Monday 30 June 2014

Palace Walk (by Naguib Mahfouz) - A review

Palace Walk

Location: Egypt
Author: Naguib Mahfouz
Publisher/Year: Anchor Press (English Translation)/1956 (1990 in English)
Genre: Literary fiction
Theme: The tale of a family led by a tyrannical patriarch, set during a tumultuous period in Egyptian history

Hey. Sorry about this, but it looks like this will be another one of those 'one lazy review' months, thanks to way too much work and also having been ill for most of the month. Still, here's a quick review of a renowned classic that I had never really read before. Nobel Laureate Naguib Mahfouz's Palace Walk is the first part of his 'Cairo Trilogy,' a look at the life of a Cairene family set in the period after the First World War. The series itself is considered one of the defining works of 20th century Arab literature, making it a long overdue read for me.

This first book introduces us to the family at the heart of the series, led by tyrannical patriarch al-Sayyid Ahmad Abd al-Jawad, who demands complete obedience from his wife Amina, his sons, Yasin, Fahmy and Kamal, and his daughters Khadija and Aisha. Despite his focus on certain traditional values and devotion from his family, al-Sayyid Ahmad himself flouts many of the rules he would insist on from others, engaging in various forbidden pleasures (including affairs with other women). Over the course of the book, the family is affected by a number of incidents, chief among them Yasin's marriage to a woman who subsequently cheats on him, Yasin's own secret adoption of his father's less 'proper' habits, and Amina's injury during an accident and her husband's subsequent decision to banish her for having gone out in his absence. The central event, in a way, is Aisha's wedding, where various plot points converge and several revelations are made.

The book is set in 1919, the year the First World War came to an end, and as such the Armistice plays a key role. Post-war tensions lead to political unrest and the rise of a nationalist movement, which Fahmy gets drawn into in opposition to the British occupation, while the rest of the family lives mostly in fear. The placement of a British camp right outside the family's residence complicates issues as well, the juxtaposition of conflicting tensions playing out in an interesting manner.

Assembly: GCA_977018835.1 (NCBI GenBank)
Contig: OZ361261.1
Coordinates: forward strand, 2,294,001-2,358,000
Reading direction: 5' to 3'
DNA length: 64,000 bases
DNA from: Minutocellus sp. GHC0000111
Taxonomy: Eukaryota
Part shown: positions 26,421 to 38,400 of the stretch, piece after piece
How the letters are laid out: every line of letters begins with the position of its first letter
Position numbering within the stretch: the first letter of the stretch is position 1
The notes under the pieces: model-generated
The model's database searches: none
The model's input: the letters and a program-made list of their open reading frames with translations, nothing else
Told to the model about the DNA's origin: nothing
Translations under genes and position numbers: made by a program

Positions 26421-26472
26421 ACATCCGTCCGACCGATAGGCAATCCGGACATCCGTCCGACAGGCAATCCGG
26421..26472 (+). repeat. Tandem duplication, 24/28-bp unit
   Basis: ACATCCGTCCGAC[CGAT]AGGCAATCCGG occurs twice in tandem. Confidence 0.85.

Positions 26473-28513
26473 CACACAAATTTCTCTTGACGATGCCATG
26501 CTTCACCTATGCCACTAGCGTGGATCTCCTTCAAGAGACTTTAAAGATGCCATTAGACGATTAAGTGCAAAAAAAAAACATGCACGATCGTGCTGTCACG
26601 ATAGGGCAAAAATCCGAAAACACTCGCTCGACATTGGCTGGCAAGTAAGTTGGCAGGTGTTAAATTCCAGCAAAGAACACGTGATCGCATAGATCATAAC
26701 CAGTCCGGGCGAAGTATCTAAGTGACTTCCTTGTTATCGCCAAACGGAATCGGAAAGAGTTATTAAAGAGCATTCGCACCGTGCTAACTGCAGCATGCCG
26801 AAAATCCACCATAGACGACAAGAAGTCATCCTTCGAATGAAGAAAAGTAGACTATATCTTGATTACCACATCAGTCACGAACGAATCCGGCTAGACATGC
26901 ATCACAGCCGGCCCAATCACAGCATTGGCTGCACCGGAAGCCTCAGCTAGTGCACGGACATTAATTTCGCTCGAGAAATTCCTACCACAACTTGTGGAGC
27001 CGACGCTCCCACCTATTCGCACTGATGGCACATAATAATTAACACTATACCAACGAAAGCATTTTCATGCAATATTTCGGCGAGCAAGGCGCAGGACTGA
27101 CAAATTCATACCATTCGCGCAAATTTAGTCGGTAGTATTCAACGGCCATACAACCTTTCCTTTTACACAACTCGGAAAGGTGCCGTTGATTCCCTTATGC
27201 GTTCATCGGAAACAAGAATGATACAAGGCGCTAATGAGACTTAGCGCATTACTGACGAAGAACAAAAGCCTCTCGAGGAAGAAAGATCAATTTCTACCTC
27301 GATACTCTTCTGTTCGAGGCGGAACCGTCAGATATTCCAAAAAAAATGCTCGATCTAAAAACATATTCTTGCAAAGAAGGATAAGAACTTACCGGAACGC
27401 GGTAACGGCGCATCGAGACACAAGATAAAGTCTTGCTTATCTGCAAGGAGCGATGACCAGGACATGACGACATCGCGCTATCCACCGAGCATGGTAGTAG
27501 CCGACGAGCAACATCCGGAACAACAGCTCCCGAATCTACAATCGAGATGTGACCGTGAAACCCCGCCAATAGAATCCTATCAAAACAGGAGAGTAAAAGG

Not sure exactly what to say about this book. It is terribly interesting as a look at this family, this set of contrasting old and modern cultures and belief sets. The characters are well defined and engaging, with the hypocritical patriarch in particular being shown in his various shades. The writing style is engaging, and 'personal.'

The setting is brought out in a glorious manner, both for Cairo and the time period. Mahfouz masterfully captures a city caught between old and new, East and West, war and peace... If this novel has any failings, it is certainly not in its ability to describe the setting.

I'm not sure why it took me so long to read this book, but boy, am I glad I did! I look forward to reading the rest of the trilogy, and definitely feel this book is worth a read.

[Sorry again about the lazy review. Next month won't be much better, but August should be a bit of a bumper crop to compensate!]

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